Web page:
My opportunity to make a difference
My ALT internship as a Sustainability Scholar was with the Energy and Sustainability unit of BC Fraser Health Authority, evaluating and improving the environmental performance of pharmacy operations within a hospital setting. I was able to champion the project – ‘Greening Pharmacy and Medical Imaging,’ researching environmental opportunities in hospital pharmacy and medical imaging departments across ten health facilities. My research helped these facilities lower their environmental footprint and improve resource efficiencies in waste and toxicity reduction, waste diversion including recycling, product re-use and diversion from landfills.
Research in action
My work began with site visits where I observed and interviewed staff to learn how waste is generated and disposed of. Through these processes, we identified opportunities that could be ‘low-hanging-fruit’ pilot projects that may be replicated and scaled across health facilities in the region.
Overall, the project identified a greater need around greening procurement and general operations by identifying upstream and downstream opportunities to reduce packaging and unnecessary production of material waste.
Hands-on learning outcomes
The internship has given me a deeper understanding of how the terms ‘sustainability’ and ‘climate change’ connect with health and health care. I now see opportunities to connect the terms to my professional and background experiences in the field. Thanks to this hands-on experience I am now able to process and apply the entire waste hierarchy to a waste management plan around ‘reducing, reusing and recycling’ waste and supporting a zero-waste and resource efficiency sustainability outcome.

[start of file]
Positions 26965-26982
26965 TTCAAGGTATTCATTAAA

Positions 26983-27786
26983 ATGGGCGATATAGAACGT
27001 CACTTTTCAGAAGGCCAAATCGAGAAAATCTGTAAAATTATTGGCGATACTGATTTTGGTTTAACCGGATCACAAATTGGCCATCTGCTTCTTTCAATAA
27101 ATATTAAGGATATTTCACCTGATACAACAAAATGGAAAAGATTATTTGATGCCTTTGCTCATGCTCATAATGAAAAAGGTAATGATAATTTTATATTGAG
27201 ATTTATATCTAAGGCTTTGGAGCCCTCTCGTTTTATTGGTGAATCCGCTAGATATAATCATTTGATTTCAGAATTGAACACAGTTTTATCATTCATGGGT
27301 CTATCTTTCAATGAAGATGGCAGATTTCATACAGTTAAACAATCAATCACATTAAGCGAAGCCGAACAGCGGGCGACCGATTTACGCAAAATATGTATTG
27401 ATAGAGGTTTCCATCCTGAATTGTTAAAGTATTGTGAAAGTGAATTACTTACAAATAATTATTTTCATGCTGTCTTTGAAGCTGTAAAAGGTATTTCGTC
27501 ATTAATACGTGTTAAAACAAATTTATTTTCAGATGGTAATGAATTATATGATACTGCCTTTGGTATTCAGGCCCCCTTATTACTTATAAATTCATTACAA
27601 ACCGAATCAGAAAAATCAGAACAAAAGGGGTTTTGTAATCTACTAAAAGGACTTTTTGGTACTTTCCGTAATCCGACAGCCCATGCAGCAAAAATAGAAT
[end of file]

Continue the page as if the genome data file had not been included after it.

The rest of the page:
I have also honed my stakeholder communications and engagement capacities and have more experience with corporate report writing, designing and using infographics to concisely represent an idea.
Given my stream of specialization in Resource Management and Environmental Sustainability in the MPPGA program, I can also confidently say that I have a new perspective on possible career adventures for my future. I will also select courses for the next school term which are not mere academic exercises, but selected courses that can be potentially applied and adapted to my future career interests.
Toyin Christiana Onabola, ALT scholar from Nigeria in the Master of Public Policy and Global Affairs at the University of British Columbia.
The ALT Scholarship Program is funded by the Government of Canada through Global Affairs Canada and by Mastercard Foundation. It is managed by CBIE in partnership with the Institute of Public Administration of Canada and in collaboration with the African Association of Public Administration and Management and the Canadian Association of Programs in Public Administration.